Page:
Back in 2005 the Supreme Court of the United States authored one of its most controversial decisions in years, rivaling Bush v. Gore in both immediate and long-term consequences.
Drug conglomeration Pfizer aimed to build a massive factory in the city of New London, Connecticut. As the company purchased the land of homeowners in the area it wished to build, it was met with a hurdle. Susette Kelo owned a little pink house on the river and would not sell to Pfizer, despite their generous offers. Kelo had dreamed of living in this house,an Pfizer wanted to take it away.
Like any good corporation unsatisfied with owners of land they “deserved,” Pfizer went to the city of New London and demanded the government use its powers to take Kelo’s land under the public use clause of the 5th Amendment to the Constitution of the United States. The 5th Amendment, which includes, “nor shall private property be taken for public use, without just compensation” was written to allow governments to build roads and bridges that the entire public could use. Long story short, the city took the land despite Kelo’s protests.
Fast forward to 2005, after years of lawsuits. Kelo v. City of New London, as the case was eventually named, ended up at the Supreme Court. In a controversial 5-4 decision, the court held that the city had the constitutional right to take the land. The majority argued that, despite the 5th Amendment’s requirement that eminent domain be used for public use, the public economic benefit outweighed the costs. Susette Kelo’s dreams were destroyed.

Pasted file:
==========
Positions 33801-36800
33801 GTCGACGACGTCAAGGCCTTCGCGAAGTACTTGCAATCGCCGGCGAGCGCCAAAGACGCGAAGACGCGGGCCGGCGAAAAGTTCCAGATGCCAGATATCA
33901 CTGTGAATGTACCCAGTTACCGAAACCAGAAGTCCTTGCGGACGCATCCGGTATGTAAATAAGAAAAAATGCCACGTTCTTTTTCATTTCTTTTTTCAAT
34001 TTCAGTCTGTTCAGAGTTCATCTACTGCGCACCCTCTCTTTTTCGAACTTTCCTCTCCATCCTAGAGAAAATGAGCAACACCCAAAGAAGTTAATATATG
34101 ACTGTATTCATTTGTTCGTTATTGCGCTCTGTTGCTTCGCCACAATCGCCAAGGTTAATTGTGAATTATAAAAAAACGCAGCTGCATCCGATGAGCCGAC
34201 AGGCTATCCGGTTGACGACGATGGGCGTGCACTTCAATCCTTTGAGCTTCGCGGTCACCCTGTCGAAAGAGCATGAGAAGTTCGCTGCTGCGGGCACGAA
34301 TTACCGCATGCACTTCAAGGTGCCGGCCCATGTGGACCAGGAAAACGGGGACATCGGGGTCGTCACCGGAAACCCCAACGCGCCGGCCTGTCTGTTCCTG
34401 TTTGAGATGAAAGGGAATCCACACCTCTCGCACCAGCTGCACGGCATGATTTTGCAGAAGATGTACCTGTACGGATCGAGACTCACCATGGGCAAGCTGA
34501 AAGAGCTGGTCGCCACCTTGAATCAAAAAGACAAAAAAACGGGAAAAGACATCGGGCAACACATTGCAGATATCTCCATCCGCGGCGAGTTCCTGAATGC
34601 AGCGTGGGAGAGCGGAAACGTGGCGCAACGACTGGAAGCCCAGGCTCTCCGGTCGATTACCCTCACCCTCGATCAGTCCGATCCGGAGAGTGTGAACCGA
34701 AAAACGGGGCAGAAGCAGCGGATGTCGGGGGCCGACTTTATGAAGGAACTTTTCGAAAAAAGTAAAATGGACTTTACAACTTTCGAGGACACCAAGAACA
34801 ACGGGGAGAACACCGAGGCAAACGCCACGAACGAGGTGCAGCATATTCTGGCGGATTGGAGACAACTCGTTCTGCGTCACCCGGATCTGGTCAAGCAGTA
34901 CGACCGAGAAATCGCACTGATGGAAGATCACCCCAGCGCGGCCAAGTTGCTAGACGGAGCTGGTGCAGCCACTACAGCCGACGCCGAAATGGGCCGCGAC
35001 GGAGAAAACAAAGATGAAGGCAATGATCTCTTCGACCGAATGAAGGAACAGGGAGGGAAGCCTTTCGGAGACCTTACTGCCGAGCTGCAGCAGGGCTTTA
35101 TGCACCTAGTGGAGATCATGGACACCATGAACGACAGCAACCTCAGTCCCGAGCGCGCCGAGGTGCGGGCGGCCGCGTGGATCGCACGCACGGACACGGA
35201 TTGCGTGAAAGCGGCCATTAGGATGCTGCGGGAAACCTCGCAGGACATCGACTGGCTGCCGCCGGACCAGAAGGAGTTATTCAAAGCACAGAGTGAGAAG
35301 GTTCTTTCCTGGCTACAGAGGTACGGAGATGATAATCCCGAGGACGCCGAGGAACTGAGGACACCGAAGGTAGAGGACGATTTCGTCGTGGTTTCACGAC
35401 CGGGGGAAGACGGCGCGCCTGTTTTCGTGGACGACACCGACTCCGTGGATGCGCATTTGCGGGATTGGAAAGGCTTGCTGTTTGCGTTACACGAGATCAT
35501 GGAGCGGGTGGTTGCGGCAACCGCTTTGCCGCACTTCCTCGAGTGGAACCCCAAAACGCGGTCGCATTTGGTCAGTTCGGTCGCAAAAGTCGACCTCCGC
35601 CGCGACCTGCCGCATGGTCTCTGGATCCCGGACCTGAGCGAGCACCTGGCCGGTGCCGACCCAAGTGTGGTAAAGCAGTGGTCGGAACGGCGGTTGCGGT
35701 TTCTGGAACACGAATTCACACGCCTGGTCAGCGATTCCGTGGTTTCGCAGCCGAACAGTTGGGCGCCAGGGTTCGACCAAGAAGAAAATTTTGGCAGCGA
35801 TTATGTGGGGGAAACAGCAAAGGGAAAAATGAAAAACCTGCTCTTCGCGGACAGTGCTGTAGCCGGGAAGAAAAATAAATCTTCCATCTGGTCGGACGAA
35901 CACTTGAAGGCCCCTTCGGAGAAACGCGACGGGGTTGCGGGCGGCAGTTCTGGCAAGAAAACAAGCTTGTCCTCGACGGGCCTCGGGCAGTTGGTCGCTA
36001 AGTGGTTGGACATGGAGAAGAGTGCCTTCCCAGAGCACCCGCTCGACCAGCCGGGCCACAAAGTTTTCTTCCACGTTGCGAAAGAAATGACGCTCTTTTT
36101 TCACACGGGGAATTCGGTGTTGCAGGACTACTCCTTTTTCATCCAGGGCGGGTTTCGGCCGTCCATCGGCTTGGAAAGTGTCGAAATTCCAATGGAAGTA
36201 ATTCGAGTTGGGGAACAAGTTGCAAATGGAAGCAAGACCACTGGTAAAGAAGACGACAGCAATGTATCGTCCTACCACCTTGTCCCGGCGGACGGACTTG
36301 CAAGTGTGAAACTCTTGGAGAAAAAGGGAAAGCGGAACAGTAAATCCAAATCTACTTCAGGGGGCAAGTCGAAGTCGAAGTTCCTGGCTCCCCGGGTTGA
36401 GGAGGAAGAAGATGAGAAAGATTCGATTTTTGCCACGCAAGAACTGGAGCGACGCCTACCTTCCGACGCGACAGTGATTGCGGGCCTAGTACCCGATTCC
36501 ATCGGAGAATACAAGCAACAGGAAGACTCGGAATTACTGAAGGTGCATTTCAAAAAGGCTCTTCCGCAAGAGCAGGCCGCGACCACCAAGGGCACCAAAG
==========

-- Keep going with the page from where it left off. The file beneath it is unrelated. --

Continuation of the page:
Ten years later, a city of Colorado is using the same tactics as the City of New London. The owners of Authentic Persian & Oriental Rugs will lose their business of over 30 years, because the City of Glendale, Colorado wants to develop a modern, trendy shopping area next to Cherry Creek. (Incidentally, Cherry Creek already has an upscale shopping center up the road). The city will take the land from the shop owners and hand it to a Houston-based developer.
It’s easy for cities in Colorado to take land from business owners or homeowners. If a city declares an area “blighted,” it can take over the land under the guise of “urban development.” In response to the city’s vote to declare the Persian Rug store “blighted,” the shop owners are holding a “Blighted Block Party” this Saturday, June 13 to protest the city’s decision.
The ghost of Kelo* has appeared in Colorado, and it is a scary sight.
*Susette Kelo is still alive.